Using powerful tools and techniques developed in the field of structural biology, researchers at the University of Washington and The Scripps Research Institute have discovered new details about the human immunodeficiency virus, HIV. The findings bring into focus the basic architecture of the virus just above and below its surface and may help in the design and development of a vaccine that can protect against AIDS.
These detailed findings include 3D views of the structure and position of the virus’ envelope “spike” proteins (the Env protein, used when the virus binds with cells) in the context of the full virus. Normally, researchers view the protein particles separated from the virus or expressed as engineered or purified proteins. In another key development, the scientists shed new light on the glycan shields — the sugars on the proteins that can hide it from the body’s immune system.
“We’re looking at the whole virus particle and how this protein on the surface relates to the rest of the virus,” said lead author Kelly Lee, associate professor of medicinal chemistry in the UW School of Pharmacy. “And by looking at the intact virus structure, we can see how the different facets of this ‘face of the virus’ are being displayed and how they would be recognized by or hidden from the immune system.”
This intact view of the virus also allowed the scientists to gain new insights into positioning of the envelope spike protein on the surface relative to the internal protein structure, called the Gag lattice.
“This finding overturns previous models of how the parts of the viruses are assembled and helps to focus our attention on where the docking interaction of these two proteins is likely to be,” Lee said. “This interaction needs to be resolved in more detail, but at least the current work gives us the correct architectural model for the virus assembly.”
It was this particular finding that led to the title of the paper — “Cryo-ET of Env on intact HIV virions reveals structural variations and positioning on the Gag lattice” — published Feb. 4 in the journal Cell. Another finding that had not been previously observed, the scientists pointed out, is that the “stalk” supporting the envelope proteins is flexible and can tilt, presenting both opportunity and challenges to the immune system’s neutralizing antibodies that protect cells from infection.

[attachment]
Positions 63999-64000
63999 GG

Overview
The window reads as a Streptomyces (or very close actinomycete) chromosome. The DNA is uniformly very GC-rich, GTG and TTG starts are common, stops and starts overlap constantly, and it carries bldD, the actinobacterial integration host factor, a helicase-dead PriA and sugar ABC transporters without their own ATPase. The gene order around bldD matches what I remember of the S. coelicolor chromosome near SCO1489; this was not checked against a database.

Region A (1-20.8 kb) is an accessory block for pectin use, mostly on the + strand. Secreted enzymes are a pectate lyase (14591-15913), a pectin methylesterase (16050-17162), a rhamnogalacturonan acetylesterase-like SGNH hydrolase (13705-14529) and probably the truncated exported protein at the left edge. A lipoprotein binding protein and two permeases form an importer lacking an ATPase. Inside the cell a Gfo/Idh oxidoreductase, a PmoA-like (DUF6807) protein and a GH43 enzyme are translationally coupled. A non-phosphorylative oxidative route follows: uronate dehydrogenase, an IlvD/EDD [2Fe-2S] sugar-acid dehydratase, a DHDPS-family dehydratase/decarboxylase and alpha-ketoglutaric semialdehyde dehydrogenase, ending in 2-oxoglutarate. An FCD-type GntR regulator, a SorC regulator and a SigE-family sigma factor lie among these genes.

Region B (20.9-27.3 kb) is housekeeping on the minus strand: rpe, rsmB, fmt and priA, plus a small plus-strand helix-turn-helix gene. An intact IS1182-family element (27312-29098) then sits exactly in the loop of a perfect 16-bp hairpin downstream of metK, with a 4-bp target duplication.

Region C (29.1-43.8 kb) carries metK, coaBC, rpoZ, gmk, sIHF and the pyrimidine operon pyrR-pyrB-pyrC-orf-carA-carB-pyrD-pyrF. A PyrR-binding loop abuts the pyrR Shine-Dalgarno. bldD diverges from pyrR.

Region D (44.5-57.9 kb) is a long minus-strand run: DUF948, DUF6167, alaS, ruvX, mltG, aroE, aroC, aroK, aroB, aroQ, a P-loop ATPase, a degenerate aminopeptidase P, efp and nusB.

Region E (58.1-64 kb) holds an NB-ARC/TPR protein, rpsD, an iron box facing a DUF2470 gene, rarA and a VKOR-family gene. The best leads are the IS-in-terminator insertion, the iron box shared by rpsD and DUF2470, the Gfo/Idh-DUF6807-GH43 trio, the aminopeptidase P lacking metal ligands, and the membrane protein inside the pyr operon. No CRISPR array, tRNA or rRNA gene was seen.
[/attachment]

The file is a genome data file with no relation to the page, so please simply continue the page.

“Structural biology has driven HIV vaccine design, so as we get a better and better picture of what it is we’re targeting, that inspires innovation and may lead to improved vaccines,” said co-corresponding author Michael Zwick, associate professor of immunology and microbiology at the Scripps Research Institute.
HIV’s envelope presents a particularly difficult target for vaccine development, Zwick added, because the virus displays so few spikes and camouflages them with sugar molecules so as to evade our immune system.
“All these features increase the dynamic variability that the HIV spike protein presents to the immune system,” said Lee, who also directs a UW lab exploring virus structure and dynamics. “This is something that people in HIV vaccine development have grappled with from the very beginning — this virus mutates and changes itself astronomically and rapidly. Each time it infects an individual, you end up with literally thousands of different variants within that one individual, and if you look across populations, it’s multiplied even more.”
In fact, in February, an even more deadly strain of HIV was found to have been circulating in the Netherlands. Luckily, while the strain is a “highly virulent variant,” it still responds to treatment.
“This is just another reminder that these viruses are always changing, so we need scientists to continue studying them,” Zwick said.
Co-authors are Vidya Mangala Prasad, former acting instructor at UW School of Pharmacy, currently at the Indian Institute of Science; Daniel Leaman, Department of Immunology and Microbiology, The Scripps Research Institute; Klaus Lovendahl, Jacob Croft and Edgar Hodge, Department of Medicinal Chemistry, UW School of Pharmacy; and Mark Benhaim, who worked on the project as a graduate student at UW.
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